How can SWAT units help reduce police deaths? Before we answer this question, let's look at some statistics and trends.
Following a two-year decline, law enforcement fatalities in 2010 spiked to 162, which amounted to an increase of nearly 40 percent over 2009 when 117 officers were killed. Fifty-nine officers were fatally shot in 2010, a 20 percent increase from 49 in 2009, according to the 2010 NLEOMF fatality report.
2011 is proving to be an even deadlier year for police. As of March 28, 53 officers have been killed, which is a 13 percent increase over 2010. Twenty four of those have been killed by gunfire, an alarming 33 percent increase over 2010.
NLEOMF Chairman Craig W. Floyd made this chilling observation — "A more brazen, cold-blooded criminal element is on the prowl in America, and they don't think twice about killing a cop."
For proof, we need look no further than ambush attacks resulting in multiple police fatalities. Of the 59 gunfire fatalities in 2010, 10 of the 12 ambush deaths involved multiple officer casualties in five incidents, according to NLEOMF.
It's disturbingly clear that 2011 has picked up where 2010 left off. So far in 2011, six of the year's 24 ambush shooting deaths occurred in three multiple-officer incidents.
When and where did this recent spike in deadly ambush attacks against police begin? I trace it to March 21, 2009, when four Oakland Police officers were shot and killed by a single gunman. Two were tactical officers.
I believe the Oakland Police tragedy marked the beginning of this deadly wave of ambush attacks against America's police.
As America's law enforcement community was reeling from the Oakland tragedy, less than two weeks later, three Pittsburgh Police officers were shot and killed by a single suspect.
In 2009, "only" 117 police died — 49 officers were killed by gunfire; 15 of those were murdered in five multiple-officer ambushes. The year ended with the senseless slaughter of four Lakewood, Wash., Police officers who were ambushed while sitting inside a coffee shop on a Sunday morning.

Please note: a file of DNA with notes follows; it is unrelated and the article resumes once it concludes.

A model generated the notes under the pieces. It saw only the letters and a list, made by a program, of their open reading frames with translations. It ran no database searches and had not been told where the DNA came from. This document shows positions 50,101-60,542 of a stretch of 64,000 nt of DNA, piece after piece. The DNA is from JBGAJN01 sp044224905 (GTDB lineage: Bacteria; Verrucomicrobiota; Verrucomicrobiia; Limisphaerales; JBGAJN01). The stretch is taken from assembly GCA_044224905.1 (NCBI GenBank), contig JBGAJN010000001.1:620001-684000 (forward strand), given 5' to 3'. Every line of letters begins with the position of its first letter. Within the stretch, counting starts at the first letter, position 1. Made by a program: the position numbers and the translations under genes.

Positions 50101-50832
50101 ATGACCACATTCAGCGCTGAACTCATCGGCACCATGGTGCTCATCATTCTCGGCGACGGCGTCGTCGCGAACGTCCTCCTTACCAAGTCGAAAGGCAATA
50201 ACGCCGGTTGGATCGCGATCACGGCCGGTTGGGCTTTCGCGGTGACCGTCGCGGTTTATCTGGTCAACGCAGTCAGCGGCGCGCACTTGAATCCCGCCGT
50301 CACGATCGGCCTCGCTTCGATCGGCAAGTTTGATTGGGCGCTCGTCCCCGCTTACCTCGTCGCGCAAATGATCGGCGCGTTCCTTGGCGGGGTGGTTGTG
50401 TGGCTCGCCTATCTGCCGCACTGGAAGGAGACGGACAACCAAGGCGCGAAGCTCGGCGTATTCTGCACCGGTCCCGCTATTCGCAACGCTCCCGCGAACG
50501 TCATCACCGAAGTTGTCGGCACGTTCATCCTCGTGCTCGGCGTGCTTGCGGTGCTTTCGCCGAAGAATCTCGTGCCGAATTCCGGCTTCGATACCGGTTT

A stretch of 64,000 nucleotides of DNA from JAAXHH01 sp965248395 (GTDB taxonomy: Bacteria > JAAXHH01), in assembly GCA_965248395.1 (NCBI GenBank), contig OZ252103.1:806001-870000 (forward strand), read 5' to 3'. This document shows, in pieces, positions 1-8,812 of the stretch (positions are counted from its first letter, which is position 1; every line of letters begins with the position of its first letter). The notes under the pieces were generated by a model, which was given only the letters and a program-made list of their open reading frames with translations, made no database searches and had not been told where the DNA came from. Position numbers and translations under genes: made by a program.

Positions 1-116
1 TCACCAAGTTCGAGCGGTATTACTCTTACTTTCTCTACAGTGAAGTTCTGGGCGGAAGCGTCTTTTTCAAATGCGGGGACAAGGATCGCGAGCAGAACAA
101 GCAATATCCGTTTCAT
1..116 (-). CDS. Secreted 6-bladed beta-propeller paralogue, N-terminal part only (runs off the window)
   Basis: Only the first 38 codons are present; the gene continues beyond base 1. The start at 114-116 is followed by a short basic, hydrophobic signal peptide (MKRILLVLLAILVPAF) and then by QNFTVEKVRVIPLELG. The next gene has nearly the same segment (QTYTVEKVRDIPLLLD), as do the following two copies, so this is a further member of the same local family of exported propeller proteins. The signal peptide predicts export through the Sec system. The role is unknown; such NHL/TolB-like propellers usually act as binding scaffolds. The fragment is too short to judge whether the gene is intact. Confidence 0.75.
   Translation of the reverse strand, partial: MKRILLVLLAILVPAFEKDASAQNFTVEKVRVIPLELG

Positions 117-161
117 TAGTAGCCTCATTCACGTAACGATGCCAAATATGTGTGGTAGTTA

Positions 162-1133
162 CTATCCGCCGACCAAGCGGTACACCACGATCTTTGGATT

Are America's police entering a deadly new era? The spike in duty deaths has occurred despite the many advancements in police training, equipment (particularly protective armor), and emergency medical trauma care. What does appear to be occurring is more and more criminals are showing an increasing willingness to engage police in armed confrontations.
America has seen this type of willingness before. As police deaths in the 1920s-1930s illustrate. Each year from 1921 to 1935, more than 200 officers were killed. This was a gangster era when police were outgunned, had no body armor, and lacked adequate medical attention. This deadly era lasted until police became better armed and targeted the gangsters.
The next deadly police death spike came from 1970 to 1981 when 200 officers were killed every year, except 1977 (189). The deadliest year recorded by NLEOMF is 1974, when 280 officers were slain. The catalyst was the militancy, radicalism, unrest and crime spike during those years. Once again, officers found themselves outgunned, without body armor, and lacking adequate medical care.
Body armor using DuPont's synthetic Kevlar fiber, which was developed by researcher Lester Shubin, was introduced in the mid-1970s. American Body Armor and Second Chance Body Armor were among the first to introduce Kevlar vests for law enforcement in the mid-1970s.
Also, emergency medical care greatly improved, and police began to receive better training and weaponry.
The formation of SWAT was another important development because tactical teams are designed to resolve high-risk incidents through training and tactics with the least number of casualties.
This brings me back to my original question, "Can SWAT help reduce police deaths?"
For that answer, I'd ask SWAT commanders, team leaders, and operators to take a serious look at how, when and where SWAT can help the officers in your agencies. After all, you should know your agency's challenges, dangers, and needs better than anyone. And if you don't know the answer, talk to the officers who work the street, and they'll tell you.
Be proactive. Identify the activities, assignments, locations, and criminals that are threats to your agency's officers. Plug SWAT in wherever you can to help make a difference. Volunteer to assist, back up, and train the officers in your agency. There's no more reassuring feeling for police than knowing SWAT is there to help when needed.
Make sure your training, tactics and response reflects the reality and potential of crime in your own and neighboring jurisdictions. In these dire economic times, mutual aid is a vital necessity.